By Laila Kearney
NEW YORK (Reuters) - New York-based telemarketers that solicit money within the state for U.S. charities were paid more than half the funds they raised in 2013, according to a report released on Wednesday.
Charities using for-profit telemarketers registered in New York paid them 52 percent of the $302 million they raised, according to Attorney General Eric Schneiderman's annual Pennies for Charity report.
“New Yorkers who are generous enough to donate their hard-earned money to charity deserve to know how that money is really spent, including how much is used to pay for-profit telemarketers,” Schneiderman said in a statement.
Charities that pay top dollar for telemarketing include “Kids Wish Network,” which gives more than two-thirds of its telemarketing revenue to fundraisers, the report said. The charity's name sounds like the Phoenix-based “Make-a-Wish Foundation,” which does not use telemarketing in fundraising, the report said.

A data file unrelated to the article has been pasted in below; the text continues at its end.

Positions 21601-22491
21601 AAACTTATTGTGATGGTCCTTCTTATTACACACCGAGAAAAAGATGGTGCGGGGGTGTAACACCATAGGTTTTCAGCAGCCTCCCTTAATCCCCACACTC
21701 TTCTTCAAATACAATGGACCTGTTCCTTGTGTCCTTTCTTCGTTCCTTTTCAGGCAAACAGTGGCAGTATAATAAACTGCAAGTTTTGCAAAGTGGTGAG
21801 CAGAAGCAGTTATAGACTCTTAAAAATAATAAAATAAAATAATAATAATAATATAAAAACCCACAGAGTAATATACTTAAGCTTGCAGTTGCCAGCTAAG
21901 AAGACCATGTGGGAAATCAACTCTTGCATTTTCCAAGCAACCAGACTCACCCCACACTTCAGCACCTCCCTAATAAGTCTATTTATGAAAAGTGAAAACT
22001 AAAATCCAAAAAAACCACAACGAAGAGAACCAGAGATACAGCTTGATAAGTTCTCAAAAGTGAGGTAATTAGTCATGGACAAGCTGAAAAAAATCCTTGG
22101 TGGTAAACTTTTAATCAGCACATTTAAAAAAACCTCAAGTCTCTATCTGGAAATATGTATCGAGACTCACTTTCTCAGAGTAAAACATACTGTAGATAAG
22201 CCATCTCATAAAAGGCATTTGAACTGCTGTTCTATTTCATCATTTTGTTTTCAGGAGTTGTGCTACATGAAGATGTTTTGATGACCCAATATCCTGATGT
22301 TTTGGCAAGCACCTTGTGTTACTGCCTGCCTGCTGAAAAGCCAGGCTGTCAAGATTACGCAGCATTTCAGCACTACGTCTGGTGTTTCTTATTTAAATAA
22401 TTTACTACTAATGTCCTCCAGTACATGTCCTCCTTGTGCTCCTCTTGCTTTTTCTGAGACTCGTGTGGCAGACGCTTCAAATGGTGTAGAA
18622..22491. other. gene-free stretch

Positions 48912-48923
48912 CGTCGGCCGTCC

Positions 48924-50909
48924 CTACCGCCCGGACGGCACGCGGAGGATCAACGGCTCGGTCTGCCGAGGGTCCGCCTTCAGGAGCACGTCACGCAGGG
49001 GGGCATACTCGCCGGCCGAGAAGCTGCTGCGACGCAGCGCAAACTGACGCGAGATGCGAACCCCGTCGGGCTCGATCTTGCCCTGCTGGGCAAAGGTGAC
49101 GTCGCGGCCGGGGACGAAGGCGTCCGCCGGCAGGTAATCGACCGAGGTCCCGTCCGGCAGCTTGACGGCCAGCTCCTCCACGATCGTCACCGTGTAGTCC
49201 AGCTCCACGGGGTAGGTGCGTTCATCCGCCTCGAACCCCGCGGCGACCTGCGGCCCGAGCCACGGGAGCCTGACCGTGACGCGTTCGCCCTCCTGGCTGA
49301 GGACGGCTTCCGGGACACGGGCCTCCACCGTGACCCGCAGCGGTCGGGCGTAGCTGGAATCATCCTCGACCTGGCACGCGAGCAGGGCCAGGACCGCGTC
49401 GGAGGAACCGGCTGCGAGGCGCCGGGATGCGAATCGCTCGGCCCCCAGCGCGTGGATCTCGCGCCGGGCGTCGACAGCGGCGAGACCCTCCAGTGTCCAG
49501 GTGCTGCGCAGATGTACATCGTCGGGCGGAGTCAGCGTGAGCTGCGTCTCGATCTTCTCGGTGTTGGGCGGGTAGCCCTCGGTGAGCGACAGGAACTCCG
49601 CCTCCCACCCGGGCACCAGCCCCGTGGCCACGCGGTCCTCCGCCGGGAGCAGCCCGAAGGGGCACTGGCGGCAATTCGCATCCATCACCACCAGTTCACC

A representative with the Attorney General's office erroneously said earlier that both organizations paid telemarketers.
Despite the high cost of telemarketers seen in the latest report, which covered 573 fundraising campaigns, the share of funds going to charities in fact increased from 2012.
In 2012, 63 percent of the money raised by New York telemarketers for charity went to the fundraisers, it said.
(This story corrects 4th, 5th paragraphs to show that “Kids Wish Network” not “Make-a-Wish Foundation” pays for telemarketing)
(Reporting by Laila Kearney; Editing by Lisa Von Ahn and Dan Grebler)